It took 10 years for some states to recover from the Great Recession — and to see surpluses they could use to increase funding for K-12 education.
How they weather the “economic shock” brought on by the novel coronavirus will depend on several factors, including the duration of the pandemic, the size of their rainy day funds, and whether they act quickly to keep budgets balanced by increasing revenue or making cuts, said Barb Rosewicz, a project director focusing on states’ fiscal health at the Pew Charitable Trusts.
“We’re just coming off of a couple of years where states were seeing some budget surpluses,” she said. “States were beginning to make headway, particularly in K-12.”
According to Marguerite Roza, director of the Edunomics Lab at Georgetown University in Washington,D.C., districts won’t see the immediate effects of a recession. In fact, because of the closures, some are now “underspending” in areas such as professional development, substitute teachers, events and utilities.
But as sales tax revenues drop, district finances could be in for a “major upheaval” in the 2020-21 school year. Districts in states where a greater portion of funding comes from the state level will also feel deeper effects than those that rely more heavily on property taxes.
In addition, higher-poverty districts tend to rely more on state funding, and therefore take a greater hit during a recession. In a webinar Tuesday, Roza suggested districts in cities with large tourism and event industries — such as Las Vegas and Orlando — could be the most adversely affected because of all the cancellations.
“More students will be living in poverty with greater needs,” she said, adding a parent’s job loss also increases student mobility and absenteeism.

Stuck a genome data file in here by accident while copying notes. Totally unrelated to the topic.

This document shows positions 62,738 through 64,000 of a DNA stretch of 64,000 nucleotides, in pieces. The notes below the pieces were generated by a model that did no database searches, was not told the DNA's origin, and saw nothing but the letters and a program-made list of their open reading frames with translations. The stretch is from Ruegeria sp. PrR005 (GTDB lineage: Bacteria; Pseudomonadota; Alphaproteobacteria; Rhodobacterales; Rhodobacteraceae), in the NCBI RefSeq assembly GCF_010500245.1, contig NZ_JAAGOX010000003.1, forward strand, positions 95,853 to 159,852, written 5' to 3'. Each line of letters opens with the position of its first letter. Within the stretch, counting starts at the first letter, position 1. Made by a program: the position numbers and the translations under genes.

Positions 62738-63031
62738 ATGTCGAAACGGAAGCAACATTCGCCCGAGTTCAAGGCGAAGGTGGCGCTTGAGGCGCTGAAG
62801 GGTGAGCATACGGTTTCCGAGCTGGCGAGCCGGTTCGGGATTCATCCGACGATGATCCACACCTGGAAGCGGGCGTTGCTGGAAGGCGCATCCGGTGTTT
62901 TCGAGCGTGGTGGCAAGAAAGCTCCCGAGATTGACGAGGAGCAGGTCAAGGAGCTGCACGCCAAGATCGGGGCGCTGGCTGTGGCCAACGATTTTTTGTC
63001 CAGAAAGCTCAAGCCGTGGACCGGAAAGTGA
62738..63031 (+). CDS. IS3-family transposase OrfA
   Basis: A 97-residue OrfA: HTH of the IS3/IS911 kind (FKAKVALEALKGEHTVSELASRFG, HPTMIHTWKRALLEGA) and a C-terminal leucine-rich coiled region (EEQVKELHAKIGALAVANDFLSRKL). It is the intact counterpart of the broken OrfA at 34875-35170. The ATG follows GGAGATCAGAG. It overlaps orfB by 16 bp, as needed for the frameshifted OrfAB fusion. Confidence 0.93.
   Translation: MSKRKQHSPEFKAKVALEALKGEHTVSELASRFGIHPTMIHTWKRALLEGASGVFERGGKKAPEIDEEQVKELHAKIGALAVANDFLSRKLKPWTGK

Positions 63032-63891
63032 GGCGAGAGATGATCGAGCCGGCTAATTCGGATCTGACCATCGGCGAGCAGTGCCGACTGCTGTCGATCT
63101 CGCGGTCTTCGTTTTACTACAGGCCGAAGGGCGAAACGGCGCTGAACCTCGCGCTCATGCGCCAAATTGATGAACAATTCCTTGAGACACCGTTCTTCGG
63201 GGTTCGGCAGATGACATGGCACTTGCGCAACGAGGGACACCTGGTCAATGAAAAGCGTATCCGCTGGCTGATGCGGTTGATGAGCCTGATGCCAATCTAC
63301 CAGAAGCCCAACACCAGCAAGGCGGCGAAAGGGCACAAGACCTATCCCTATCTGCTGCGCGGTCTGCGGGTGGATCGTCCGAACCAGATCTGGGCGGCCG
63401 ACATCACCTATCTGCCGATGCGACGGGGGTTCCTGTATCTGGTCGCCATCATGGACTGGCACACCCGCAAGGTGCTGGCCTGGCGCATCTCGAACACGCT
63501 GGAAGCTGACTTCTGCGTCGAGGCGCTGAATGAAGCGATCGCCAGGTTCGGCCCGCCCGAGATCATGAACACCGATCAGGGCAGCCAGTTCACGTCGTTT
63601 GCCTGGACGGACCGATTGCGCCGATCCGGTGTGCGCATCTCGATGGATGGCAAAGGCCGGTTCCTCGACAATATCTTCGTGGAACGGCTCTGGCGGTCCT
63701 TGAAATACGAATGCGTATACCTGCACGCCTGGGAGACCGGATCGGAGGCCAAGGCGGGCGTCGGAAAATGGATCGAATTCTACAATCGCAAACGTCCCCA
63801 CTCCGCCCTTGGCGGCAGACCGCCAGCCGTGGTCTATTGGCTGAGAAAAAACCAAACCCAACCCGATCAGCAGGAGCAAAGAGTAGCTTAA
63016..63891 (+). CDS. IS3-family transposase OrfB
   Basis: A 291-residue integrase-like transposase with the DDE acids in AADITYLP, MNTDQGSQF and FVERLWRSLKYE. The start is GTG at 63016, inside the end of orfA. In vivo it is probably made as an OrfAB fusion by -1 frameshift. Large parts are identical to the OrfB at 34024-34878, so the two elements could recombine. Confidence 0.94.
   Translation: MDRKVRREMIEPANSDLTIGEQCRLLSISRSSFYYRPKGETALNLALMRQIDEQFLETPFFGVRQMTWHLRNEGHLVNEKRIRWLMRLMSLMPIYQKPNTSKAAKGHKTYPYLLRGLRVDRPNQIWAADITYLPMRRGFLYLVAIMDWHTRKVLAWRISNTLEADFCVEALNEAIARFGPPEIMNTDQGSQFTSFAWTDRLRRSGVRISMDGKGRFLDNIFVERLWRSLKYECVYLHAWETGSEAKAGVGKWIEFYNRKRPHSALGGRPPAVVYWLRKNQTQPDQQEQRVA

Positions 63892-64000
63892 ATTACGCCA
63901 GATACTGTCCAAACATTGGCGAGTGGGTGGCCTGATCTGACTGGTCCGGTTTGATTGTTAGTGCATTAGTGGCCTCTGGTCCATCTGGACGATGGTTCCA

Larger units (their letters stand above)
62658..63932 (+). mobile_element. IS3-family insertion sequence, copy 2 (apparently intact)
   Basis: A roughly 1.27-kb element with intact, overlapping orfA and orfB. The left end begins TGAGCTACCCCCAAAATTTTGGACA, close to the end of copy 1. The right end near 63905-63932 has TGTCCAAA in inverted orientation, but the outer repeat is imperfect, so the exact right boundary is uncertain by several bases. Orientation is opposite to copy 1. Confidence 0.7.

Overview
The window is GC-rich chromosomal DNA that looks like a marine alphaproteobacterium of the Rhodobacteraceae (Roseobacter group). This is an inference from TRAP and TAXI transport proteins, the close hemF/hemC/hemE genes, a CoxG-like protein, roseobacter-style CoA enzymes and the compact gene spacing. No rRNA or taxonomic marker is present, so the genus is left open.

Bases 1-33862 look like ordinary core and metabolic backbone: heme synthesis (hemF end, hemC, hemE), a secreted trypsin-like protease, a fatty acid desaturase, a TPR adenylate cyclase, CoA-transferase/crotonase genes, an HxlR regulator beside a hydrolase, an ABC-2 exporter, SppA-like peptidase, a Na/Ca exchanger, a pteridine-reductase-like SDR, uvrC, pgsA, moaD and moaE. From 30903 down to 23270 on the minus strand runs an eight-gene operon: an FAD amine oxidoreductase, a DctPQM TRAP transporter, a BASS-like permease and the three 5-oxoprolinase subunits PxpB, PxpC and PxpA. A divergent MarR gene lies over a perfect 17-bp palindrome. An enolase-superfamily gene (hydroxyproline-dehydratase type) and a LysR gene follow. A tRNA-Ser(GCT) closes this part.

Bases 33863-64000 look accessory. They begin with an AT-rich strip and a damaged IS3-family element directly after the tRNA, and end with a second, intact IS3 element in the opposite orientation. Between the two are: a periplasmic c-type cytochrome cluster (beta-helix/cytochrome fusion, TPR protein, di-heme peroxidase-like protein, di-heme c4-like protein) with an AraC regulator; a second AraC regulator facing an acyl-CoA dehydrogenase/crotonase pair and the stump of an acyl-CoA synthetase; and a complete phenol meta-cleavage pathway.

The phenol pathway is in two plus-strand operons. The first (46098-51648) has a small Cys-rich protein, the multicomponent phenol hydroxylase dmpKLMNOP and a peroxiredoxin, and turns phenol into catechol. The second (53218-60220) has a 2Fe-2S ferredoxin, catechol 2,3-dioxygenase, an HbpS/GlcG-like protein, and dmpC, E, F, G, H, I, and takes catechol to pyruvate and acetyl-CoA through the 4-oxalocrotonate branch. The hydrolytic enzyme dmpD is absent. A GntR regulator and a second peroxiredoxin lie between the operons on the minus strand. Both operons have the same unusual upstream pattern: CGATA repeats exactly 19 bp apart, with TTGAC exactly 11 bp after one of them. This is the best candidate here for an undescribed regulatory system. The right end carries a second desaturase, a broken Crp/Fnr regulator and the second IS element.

But she also suggested district leaders shouldn’t panic if there isn’t a lot of funding for K-12 schools in an initial federal stimulus packages. “We do have some time,” she said.
Some states already revising K-12 spending
While K-12 tends to not be the first area where state policymakers cut spending, Rosewicz said, she added because it’s the largest part of states’ budgets, it will be affected.
In Tennessee, for example, Gov. Bill Lee has released a revised budget proposal that trims back what teachers were expecting in raises and drops other major education initiatives, such as mental health services for students and improvements in literacy instruction.
Policymakers in Louisiana are also expecting they’ll have to scale back proposed spending in areas such as teacher salaries and early-childhood education.
And Maryland Gov. Larry Hogan has already asked the legislature for access to the state’s reserve funds to keep small businesses afloat. The outbreak has also worsened in the state just as the legislature approved a broad new school reform plan expected to cost billions. Lawmakers made adjustments in the bill related to per-pupil spending should revenues come in less than expected.